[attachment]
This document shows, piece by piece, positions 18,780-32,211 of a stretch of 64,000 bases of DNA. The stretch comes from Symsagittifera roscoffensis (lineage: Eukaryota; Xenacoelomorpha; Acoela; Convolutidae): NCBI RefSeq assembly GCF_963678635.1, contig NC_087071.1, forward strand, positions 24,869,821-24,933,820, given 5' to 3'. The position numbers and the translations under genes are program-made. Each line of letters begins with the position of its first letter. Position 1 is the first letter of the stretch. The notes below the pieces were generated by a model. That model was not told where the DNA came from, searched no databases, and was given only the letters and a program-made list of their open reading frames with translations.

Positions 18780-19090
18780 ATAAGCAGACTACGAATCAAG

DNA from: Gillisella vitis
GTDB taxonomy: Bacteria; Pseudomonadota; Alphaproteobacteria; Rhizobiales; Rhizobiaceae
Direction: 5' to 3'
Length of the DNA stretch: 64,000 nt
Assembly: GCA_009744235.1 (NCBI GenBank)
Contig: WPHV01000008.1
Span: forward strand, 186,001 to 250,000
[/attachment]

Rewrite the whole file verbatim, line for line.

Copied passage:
This document shows, piece by piece, positions 18,780-32,211 of a stretch of 64,000 bases of DNA. The stretch comes from Symsagittifera roscoffensis (lineage: Eukaryota; Xenacoelomorpha; Acoela; Convolutidae): NCBI RefSeq assembly GCF_963678635.1, contig NC_087071.1, forward strand, positions 24,869,821-24,933,820, given 5' to 3'. The position numbers and the translations under genes are program-made. Each line of letters begins with the position of its first letter. Position 1 is the first letter of the stretch. The notes below the pieces were generated by a model. That model was not told where the DNA came from, searched no databases, and was given only the letters and a program-made list of their open reading frames with translations.

Positions 18780-19090
18780 ATAAGCAGACTACGAATCAAG

DNA from: Gillisella vitis
GTDB taxonomy: Bacteria; Pseudomonadota; Alphaproteobacteria; Rhizobiales; Rhizobiaceae
Direction: 5' to 3'
Length of the DNA stretch: 64,000 nt
Assembly: GCA_009744235.1 (NCBI GenBank)
Contig: WPHV01000008.1
Span: forward strand, 186,001 to 250,000